Last week we knew that the ancient Egyptian goddess Neith had her reasons for being part of that team of four goddesses-mourners (Isis, Nephtys, Neith and Serket) protecting the dead.
Serket was also a very important divinity in the Egyptian pantheon. She had a great healing power and for that reason she was invoked in ancient Egyptian remedies against scorpion bites.
In the funerary sphere of Ancient Egypt Serket helps the Egyptian solar god in his daily rebirth. Re, during his journey in the darkness of the night has to fight against his enemy, the serpent Apophis, which is facing the solar bark.
The Egyptian the Book of the Amduat from the New Kingdom tells how in the seventh hour, which takes place in the Cavern of Osiris, the power of Serket becomes a great help for defeating Apophis. This great serpent had drunk all the water and the solar bark juts could move thanks to the magic of Isis (the magic of Isis helped also Anubis in the mummification process of Osiris). So, Apophis was in the solar sphere of Ancient Egypt the image of chaos. And among the gods who helped Re against his enemies, was Serket, whose power helped in capturing Apophis and dismembering his body.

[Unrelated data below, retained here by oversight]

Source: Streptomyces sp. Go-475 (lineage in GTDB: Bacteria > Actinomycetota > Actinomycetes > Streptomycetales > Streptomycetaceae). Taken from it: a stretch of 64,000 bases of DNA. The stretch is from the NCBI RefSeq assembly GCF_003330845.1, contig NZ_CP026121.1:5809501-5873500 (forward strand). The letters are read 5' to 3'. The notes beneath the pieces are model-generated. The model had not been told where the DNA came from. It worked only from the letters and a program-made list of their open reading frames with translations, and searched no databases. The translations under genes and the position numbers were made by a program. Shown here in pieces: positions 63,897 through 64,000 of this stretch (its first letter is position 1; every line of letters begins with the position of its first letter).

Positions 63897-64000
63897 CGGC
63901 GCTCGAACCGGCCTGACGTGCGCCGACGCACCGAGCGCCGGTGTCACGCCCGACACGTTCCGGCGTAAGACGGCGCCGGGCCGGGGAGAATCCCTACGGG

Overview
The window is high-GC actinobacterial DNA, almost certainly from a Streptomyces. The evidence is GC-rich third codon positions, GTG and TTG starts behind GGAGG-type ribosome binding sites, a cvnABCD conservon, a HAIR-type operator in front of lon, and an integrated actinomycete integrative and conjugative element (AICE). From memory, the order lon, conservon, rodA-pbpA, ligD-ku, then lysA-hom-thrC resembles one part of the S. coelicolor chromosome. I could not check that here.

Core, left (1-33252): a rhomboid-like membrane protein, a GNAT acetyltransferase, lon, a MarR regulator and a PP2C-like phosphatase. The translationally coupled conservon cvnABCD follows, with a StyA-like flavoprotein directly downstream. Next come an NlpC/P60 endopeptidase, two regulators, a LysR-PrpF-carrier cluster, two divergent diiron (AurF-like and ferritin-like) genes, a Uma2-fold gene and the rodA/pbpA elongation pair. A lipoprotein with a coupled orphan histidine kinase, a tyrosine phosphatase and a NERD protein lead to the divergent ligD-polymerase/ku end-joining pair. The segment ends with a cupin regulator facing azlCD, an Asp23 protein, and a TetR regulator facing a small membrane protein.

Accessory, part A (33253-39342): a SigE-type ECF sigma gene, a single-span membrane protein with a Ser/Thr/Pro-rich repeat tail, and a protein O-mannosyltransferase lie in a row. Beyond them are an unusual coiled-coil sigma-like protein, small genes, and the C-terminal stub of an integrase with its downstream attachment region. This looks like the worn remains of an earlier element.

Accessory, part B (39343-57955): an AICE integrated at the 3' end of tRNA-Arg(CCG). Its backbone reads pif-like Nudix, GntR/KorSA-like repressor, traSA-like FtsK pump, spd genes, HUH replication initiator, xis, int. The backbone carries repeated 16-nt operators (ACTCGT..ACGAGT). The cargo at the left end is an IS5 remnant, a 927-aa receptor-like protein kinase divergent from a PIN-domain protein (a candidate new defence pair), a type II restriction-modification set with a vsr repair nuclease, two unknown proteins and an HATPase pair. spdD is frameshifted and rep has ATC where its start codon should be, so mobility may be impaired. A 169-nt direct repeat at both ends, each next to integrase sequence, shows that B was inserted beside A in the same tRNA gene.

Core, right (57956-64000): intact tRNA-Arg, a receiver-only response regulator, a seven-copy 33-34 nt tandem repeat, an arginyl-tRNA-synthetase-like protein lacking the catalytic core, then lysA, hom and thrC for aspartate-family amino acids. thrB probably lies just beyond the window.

But Serket appears also associated to the Myth of Osiris. According to a version of the legend Serket helped Isis and Horus the Child when both had to hide from Seth in the marshes. Maybe for that reason Serket appears already mentioned in the Pyramid Texts of Old Kingdom associated with Isis, Neith and “The Two Harmonious Ones” (Pyr. 308).
However, is this link of the goddes with the protection of the dead, which comes from ancient times, related just to these two things we have mentioned?
Next week we will tackle an aspect of goddess Serket, which could make easier to understand her association with the protection of the corpse.